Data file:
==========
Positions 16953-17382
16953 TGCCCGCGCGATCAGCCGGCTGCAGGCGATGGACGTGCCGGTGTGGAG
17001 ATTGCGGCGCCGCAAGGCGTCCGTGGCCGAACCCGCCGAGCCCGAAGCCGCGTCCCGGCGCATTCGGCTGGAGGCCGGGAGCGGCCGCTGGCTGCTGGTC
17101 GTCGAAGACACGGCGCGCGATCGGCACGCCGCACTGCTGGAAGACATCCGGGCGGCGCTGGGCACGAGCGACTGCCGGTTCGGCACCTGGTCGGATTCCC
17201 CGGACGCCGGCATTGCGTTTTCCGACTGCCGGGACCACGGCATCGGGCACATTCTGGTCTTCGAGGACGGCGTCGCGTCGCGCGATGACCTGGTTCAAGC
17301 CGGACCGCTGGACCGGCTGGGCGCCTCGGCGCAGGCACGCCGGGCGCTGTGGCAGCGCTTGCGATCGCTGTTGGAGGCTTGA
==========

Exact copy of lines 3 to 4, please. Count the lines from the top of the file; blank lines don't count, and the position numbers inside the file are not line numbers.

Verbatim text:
17001 ATTGCGGCGCCGCAAGGCGTCCGTGGCCGAACCCGCCGAGCCCGAAGCCGCGTCCCGGCGCATTCGGCTGGAGGCCGGGAGCGGCCGCTGGCTGCTGGTC
17101 GTCGAAGACACGGCGCGCGATCGGCACGCCGCACTGCTGGAAGACATCCGGGCGGCGCTGGGCACGAGCGACTGCCGGTTCGGCACCTGGTCGGATTCCC